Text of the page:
Deschutes County and Crook County along with 13 others, were designated as Extreme Risk by Oregon Gov. Kate Brown on Tuesday, after the number of hospitalizations in the state rose above 300. The change in status will go into effect on Friday, and county data will be evaluated on a weekly basis for at least the next three weeks in an attempt to return to lower risk categories faster.
“If we don’t act now, doctors, nurses, hospitals and other health care providers in Oregon will be stretched to their limits treating severe cases of COVID-19,” Gov. Brown said in a press release. “Today’s announcement will save lives and help stop COVID-19 hospitalizations from spiking even higher. With new COVID-19 variants widespread in so many of our communities, it will take all of us working together to bring this back under control.”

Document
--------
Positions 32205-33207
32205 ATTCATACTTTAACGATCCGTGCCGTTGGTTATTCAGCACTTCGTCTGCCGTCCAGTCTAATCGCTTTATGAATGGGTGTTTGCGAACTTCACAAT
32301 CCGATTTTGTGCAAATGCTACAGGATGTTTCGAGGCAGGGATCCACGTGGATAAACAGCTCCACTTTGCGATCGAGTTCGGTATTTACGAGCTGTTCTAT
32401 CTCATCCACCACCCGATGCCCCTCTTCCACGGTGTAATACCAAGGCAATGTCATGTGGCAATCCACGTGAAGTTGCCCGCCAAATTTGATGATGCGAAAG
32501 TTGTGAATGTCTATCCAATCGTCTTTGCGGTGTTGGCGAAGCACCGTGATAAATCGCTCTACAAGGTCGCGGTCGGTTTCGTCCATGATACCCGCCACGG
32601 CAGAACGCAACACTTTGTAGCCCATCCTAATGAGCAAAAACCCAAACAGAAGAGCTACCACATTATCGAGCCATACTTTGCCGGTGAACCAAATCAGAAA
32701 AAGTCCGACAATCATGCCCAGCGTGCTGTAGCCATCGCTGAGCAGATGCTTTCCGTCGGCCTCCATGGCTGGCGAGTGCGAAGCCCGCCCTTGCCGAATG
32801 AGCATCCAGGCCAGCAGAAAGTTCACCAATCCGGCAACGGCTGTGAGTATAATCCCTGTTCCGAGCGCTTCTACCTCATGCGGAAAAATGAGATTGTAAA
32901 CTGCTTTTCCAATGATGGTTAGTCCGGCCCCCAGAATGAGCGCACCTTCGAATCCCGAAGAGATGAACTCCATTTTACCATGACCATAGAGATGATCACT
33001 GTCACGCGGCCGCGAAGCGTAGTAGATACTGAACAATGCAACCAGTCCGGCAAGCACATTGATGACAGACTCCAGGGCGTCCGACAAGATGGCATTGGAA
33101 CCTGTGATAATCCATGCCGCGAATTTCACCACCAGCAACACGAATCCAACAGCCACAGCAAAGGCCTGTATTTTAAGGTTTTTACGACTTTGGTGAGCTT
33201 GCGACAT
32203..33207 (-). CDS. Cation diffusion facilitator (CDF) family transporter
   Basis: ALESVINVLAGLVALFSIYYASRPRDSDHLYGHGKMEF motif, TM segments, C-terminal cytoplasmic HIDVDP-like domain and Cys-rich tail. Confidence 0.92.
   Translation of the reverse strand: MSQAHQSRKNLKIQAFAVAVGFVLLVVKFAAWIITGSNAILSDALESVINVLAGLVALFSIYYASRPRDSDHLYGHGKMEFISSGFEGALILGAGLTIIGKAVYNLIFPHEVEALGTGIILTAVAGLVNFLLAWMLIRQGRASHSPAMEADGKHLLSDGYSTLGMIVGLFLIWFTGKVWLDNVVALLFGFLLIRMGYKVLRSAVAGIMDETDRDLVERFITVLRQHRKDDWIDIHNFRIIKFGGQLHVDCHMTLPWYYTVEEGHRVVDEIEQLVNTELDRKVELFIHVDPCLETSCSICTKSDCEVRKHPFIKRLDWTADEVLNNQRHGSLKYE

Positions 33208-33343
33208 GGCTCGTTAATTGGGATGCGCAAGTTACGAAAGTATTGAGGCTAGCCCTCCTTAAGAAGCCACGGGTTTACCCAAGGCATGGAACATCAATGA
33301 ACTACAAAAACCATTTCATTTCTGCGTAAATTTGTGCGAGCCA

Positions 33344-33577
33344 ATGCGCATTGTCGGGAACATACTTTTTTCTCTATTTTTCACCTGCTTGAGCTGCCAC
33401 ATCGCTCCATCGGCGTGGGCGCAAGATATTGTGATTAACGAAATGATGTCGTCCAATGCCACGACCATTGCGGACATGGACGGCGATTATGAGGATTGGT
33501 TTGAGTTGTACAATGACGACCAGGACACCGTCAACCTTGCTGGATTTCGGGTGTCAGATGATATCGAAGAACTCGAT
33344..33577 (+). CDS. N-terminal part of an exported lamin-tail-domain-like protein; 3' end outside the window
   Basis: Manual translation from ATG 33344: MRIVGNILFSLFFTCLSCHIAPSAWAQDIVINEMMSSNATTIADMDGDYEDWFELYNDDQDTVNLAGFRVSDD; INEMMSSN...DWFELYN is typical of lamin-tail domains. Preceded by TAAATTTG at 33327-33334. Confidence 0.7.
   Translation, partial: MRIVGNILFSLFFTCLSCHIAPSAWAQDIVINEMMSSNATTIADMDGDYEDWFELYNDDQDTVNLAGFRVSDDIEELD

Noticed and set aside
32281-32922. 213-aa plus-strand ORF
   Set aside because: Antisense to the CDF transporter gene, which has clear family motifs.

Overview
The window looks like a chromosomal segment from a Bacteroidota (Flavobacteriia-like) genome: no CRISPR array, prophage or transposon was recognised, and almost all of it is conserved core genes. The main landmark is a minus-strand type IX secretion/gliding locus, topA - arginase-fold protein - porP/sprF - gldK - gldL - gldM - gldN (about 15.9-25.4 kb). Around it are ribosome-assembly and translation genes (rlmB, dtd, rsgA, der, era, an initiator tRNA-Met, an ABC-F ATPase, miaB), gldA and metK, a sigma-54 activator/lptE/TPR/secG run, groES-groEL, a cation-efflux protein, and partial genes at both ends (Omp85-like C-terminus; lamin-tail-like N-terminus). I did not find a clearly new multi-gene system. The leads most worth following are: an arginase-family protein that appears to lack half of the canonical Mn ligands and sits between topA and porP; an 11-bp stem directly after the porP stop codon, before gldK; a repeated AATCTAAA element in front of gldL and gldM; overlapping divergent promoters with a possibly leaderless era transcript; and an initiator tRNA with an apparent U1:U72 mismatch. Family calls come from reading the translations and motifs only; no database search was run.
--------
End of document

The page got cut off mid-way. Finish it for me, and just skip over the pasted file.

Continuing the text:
- Cleveland Clinic
Changes were made to the Extreme Risk guidelines, and outdoor capacity limits will be raised from 50 to 100 in Extreme-Risk counties. The governor stated that counties will remain in the extreme risk category for a maximum of three weeks, and will be able to move to a lower category if they bring countywide cases down, if Oregon moves below 300 statewide hospitalizations or if the seven-day hospitalization average percent increase falls below 15%. If none of these criteria are met within three weeks, the Oregon Health Authority will evaluate why and make recommendations to the Governor’s Office.